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Aren't We All gods?

It is alleged that Mark Twain once said: “Some people are troubled by the things in Scripture that they can’t understand. The things that trouble me are the things I can understand.” In John 10, Jesus is having, once again, a conversation with the religious leaders. In this passage Jesus in quite clear terms, describes to the leaders that He is indeed God and one with the Father. Expectantly the religious leaders judge Jesus as blasphemous and intend to stone him to death, which would have been the appropriate judgement for such a crime (Leviticus 24:16). Yet before Jesus exits the unsuccessful stoning, He quotes Psalm 82 to the leaders. In Psalm 82:6, the psalmist refers most likely to judges as “gods”. With this reading in mind, Jesus poses the question: if the Hebrew Scriptures can refer to mere men as gods, why do you then struggle with the one sent by the Father as being the Son of God? Or as Leon Morris would put it: “If there is a sense in which the term ‘gods’ may be legitimately applied to men, then much more may Jesus assert his unity with his Father.”[1] It is clear from this interaction that what infuriates the religious leaders is Jesus’ exclusive and bold claim to be the one eternal, Son of God.

The exclusive nature of Christ and His message is always the issue. Just as the religious leaders had no trouble with calling men gods, neither does our modern culture. Depending on who you spend time with, you will undoubtedly hear people make pantheistic and panentheistic comments such as: “we are all part of god” or “god is in everything and in each of us”. Even listening to jazz artist, Robert Glasper’s latest album, a spoken word artist claims that the woman is god because of her ability to bring life. The phrases are heard without a bat of the eye and yet when the exclusive claims of Christ are made, arguments ensue. Even among those who do not speak in spiritual language, they live as if they are completely autonomous without need of assistance from any outside source, especially one who cannot be seen. The idea that humans are “god” does not cause trouble.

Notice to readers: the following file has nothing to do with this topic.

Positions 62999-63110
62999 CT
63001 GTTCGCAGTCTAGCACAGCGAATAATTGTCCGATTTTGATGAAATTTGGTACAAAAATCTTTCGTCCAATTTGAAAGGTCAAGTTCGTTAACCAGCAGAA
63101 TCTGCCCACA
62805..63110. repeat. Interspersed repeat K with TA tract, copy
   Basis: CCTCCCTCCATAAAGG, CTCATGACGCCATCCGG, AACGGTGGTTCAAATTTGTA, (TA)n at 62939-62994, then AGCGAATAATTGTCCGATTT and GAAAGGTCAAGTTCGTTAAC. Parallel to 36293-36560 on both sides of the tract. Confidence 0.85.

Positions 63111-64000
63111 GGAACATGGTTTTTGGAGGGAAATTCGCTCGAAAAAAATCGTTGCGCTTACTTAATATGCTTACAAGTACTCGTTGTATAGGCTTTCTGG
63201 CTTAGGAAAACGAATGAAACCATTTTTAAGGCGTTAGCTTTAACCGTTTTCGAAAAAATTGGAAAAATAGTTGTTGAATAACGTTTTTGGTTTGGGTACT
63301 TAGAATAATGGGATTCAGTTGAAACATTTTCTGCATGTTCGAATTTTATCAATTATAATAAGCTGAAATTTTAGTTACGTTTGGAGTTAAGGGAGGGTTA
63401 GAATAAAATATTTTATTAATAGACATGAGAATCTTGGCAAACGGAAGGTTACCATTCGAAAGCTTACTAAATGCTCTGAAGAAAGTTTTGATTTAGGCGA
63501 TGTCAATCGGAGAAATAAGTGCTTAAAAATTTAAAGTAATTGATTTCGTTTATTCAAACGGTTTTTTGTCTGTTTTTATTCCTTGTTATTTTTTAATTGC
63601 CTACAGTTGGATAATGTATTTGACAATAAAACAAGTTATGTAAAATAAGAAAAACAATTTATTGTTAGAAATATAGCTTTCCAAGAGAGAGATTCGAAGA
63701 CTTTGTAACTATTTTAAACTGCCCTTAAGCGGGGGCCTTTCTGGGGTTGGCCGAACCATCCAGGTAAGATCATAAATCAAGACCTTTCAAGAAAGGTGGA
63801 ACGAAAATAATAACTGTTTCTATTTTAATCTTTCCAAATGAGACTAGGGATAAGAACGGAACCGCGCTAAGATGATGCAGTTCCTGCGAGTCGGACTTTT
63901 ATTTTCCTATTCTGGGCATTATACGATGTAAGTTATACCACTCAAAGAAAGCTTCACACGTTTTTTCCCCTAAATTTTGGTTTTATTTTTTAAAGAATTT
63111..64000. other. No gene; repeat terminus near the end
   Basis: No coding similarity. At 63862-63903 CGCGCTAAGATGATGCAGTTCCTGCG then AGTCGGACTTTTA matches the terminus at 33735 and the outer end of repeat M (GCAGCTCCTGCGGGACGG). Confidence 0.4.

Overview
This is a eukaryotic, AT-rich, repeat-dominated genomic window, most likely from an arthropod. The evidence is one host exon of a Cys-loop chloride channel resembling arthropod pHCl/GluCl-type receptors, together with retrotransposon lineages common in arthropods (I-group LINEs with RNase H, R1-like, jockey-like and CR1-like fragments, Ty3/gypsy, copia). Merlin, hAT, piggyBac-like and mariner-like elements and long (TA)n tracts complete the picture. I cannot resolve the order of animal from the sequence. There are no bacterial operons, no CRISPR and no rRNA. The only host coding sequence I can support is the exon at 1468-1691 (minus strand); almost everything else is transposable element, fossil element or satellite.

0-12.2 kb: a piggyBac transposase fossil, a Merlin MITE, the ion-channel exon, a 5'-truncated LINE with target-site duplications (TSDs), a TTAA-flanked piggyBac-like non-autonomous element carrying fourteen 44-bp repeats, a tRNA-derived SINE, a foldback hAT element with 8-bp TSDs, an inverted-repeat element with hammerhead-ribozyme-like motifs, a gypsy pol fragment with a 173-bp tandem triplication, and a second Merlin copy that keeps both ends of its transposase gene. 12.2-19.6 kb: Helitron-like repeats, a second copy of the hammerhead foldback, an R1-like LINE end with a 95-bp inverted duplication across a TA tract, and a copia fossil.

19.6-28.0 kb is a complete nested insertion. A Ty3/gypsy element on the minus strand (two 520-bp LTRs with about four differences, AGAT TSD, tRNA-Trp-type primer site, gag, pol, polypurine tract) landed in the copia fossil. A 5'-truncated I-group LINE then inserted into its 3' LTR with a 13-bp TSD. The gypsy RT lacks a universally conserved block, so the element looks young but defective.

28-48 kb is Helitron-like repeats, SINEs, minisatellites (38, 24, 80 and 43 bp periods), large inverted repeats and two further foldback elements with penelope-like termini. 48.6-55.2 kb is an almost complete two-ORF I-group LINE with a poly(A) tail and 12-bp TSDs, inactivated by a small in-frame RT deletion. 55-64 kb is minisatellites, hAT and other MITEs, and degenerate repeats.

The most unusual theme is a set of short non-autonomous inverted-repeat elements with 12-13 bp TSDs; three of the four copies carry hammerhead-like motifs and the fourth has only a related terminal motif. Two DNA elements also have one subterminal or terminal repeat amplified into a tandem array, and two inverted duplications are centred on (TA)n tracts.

We therefore return to the words of Mark Twain. No matter the argument, it is clear what Christ is claiming. And no matter the pantheistic jargon used, each person knows that what Jesus is claiming is vastly different and has vastly greater implications. What Jesus is claiming is that He is the only begotten, eternal Son of God, through whom salvation and eternal life is won and given. All other “gods” are powerless and useless, especially when that god is us. Therefore, Christian, as you witness to the gospel of our Lord, remember that each person has a god of their own, whether their god is in the mirror, in their pocket, or elsewhere. And they have no qualms about attributing god-like qualities to these. But go knowing that they are not wholly confused about what the gospel claims, rather they are being confronted with the exclusive claims of Christ. The same exclusive claims that confronted you, and through the work of the Spirit you came to receive and rest in as the only means of hope and salvation. We trust in Christ, the one “consecrated and sent into the world” (John 10:36) for us.

[1] (Morris, 1995)

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